ASUS kindly blew up the heatsink for our viewing pleasure. This isn’t your standard heatsink; a fair bit of engineering went into making this thing strong. There is a vapor chamber (rather than just a copper plate), a new fan and plenty of aluminum to dissipate the heat. It also contacts everything that needs cooling (vRAM, MOSFETS and GPU).
One nick in the Mini’s armor is the thermal paste used. This stuff was hard to get off. It seems better, but similar to the stuff I complain about them using on their PCH chipsets. Put it this way, if you have to chip it off with your fingernail, I’ll take a wild guess and say it’s probably not premium thermal paste. It does its job though and let’s face it – from the cheapest to the best TIM you’re talking about a few degrees at most.
The GPU contacts a copper plate that then makes contact with the heatsink fins & fan on the other side. The rest of the heatsink assembly is made out of aluminum and contact comes courtesy thermal pads. Everything looked solid here, with good contact throughout.
ASUS says the heatsink is better and quieter than the reference design. Again, beware giant PR bars in graphs that don’t start at zero.
The fan is one you’ll see in a soon-to-come ASUS GTX 780 review. ASUS calls it their CoolTech fan and it is designed to be very efficient at blowing through lateral heatsink fins. It can also blow rice around well, apparently.
The PCB is obviously very compact. There is a lot of GPU here, just in a very small space. For anyone reasonably thinking this looks like the reference design but with a different heatsink, I assure you it is not. The PCB is wider (see how it extends a bit past the PCIe bracket) and skinnier. Here is MattNo5ss’ picture of the reference PCB. You can see how they saved some horizontal space in the power section and by switching to one 8-pin PCIe power plug, cutting off the rest of the PCB over there too.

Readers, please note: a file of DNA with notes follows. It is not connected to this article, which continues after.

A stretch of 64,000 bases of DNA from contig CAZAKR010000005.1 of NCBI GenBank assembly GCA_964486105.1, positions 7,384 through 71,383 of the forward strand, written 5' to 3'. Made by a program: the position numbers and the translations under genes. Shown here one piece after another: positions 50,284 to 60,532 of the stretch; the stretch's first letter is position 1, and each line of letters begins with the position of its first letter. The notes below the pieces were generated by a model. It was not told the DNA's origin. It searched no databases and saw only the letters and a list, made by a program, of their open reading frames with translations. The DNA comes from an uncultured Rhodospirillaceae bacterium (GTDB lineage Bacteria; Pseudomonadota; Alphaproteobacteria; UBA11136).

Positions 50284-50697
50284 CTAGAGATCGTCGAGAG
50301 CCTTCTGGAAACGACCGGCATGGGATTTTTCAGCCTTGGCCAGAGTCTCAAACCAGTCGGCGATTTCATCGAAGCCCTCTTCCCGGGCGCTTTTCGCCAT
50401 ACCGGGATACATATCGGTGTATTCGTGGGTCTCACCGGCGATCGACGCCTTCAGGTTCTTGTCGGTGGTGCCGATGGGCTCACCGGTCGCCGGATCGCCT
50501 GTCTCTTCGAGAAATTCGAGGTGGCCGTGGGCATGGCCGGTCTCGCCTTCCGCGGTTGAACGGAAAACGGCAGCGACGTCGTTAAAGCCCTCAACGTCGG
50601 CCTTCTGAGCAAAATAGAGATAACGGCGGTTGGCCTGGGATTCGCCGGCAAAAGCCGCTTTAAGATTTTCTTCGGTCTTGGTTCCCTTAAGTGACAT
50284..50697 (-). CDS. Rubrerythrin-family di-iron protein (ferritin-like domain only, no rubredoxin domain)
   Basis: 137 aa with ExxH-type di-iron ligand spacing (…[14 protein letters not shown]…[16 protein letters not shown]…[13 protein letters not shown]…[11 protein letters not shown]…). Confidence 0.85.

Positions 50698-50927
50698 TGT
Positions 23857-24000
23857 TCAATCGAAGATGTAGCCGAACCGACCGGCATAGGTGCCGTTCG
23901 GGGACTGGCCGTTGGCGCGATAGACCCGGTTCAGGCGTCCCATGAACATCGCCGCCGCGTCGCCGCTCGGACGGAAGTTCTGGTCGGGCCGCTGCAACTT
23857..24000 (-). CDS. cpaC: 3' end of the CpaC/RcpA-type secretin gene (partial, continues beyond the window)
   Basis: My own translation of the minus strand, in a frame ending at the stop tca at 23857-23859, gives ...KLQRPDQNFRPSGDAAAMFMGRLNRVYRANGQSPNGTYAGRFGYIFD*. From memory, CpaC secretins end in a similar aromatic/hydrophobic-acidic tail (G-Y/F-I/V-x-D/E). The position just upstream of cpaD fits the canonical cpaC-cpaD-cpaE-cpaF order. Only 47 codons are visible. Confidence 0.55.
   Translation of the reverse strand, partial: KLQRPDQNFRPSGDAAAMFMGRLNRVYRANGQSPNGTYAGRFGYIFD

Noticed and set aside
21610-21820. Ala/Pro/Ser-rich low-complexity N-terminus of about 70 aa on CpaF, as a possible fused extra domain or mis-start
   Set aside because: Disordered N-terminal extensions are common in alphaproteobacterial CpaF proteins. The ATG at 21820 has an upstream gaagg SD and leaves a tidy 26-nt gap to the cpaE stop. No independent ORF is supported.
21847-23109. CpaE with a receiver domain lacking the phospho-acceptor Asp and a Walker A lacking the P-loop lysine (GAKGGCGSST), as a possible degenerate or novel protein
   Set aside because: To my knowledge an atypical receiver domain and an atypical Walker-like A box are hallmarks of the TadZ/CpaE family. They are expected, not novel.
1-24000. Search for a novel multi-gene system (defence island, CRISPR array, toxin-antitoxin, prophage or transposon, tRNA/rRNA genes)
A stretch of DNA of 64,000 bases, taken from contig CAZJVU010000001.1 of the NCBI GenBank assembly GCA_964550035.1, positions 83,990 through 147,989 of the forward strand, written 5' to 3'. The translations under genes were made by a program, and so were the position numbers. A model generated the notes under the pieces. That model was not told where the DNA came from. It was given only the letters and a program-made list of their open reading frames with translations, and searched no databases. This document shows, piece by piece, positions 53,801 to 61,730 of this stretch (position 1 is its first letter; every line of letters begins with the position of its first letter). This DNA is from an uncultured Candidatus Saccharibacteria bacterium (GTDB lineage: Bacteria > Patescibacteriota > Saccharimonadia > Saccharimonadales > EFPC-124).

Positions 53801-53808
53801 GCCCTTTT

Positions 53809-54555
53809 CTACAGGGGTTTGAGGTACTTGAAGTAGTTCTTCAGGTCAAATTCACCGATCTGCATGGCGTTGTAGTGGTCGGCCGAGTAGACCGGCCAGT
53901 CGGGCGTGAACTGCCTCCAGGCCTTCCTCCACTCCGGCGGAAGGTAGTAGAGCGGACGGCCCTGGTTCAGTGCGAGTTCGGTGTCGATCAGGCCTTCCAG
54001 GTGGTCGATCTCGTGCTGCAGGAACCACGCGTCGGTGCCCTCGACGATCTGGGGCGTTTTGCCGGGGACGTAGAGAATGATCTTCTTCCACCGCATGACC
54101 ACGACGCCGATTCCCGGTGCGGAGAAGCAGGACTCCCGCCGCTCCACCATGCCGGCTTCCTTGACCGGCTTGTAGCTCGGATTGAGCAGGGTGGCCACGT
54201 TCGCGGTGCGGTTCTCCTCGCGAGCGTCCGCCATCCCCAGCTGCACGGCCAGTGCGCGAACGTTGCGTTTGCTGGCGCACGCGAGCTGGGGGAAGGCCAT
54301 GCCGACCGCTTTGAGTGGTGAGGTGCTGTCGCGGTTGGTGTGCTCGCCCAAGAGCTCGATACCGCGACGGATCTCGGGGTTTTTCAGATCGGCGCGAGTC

DirectPower is an ASUS invention that gives a shunt instead of normal PCB traces between some parts residing behind the GPU.
A large shunt like this does typically have less resistance than PCB traces and will be cooler because there is a lot more metal to carry the current. ASUS’ marketing slide isn’t wrong on those points.
However, the utility of such a thing isn’t necessarily readily apparent. GPUs have been fine for years without such a thing, but it’s innovation and if manufacturers stopped trying to improve and kept churning out reference designs all the time, life in the GPU lane would be very boring. So kudos to ASUS for trying to improve, well, anything.
Moving on, we have the GTX 670 (GK104) itself.
As usual, ASUS has supplied this card with their Super Alloy Power components, consisting of upgraded chokes, stronger MOSFETs and capacitors behind the GPU (those are on most GPUs, not just ASUS).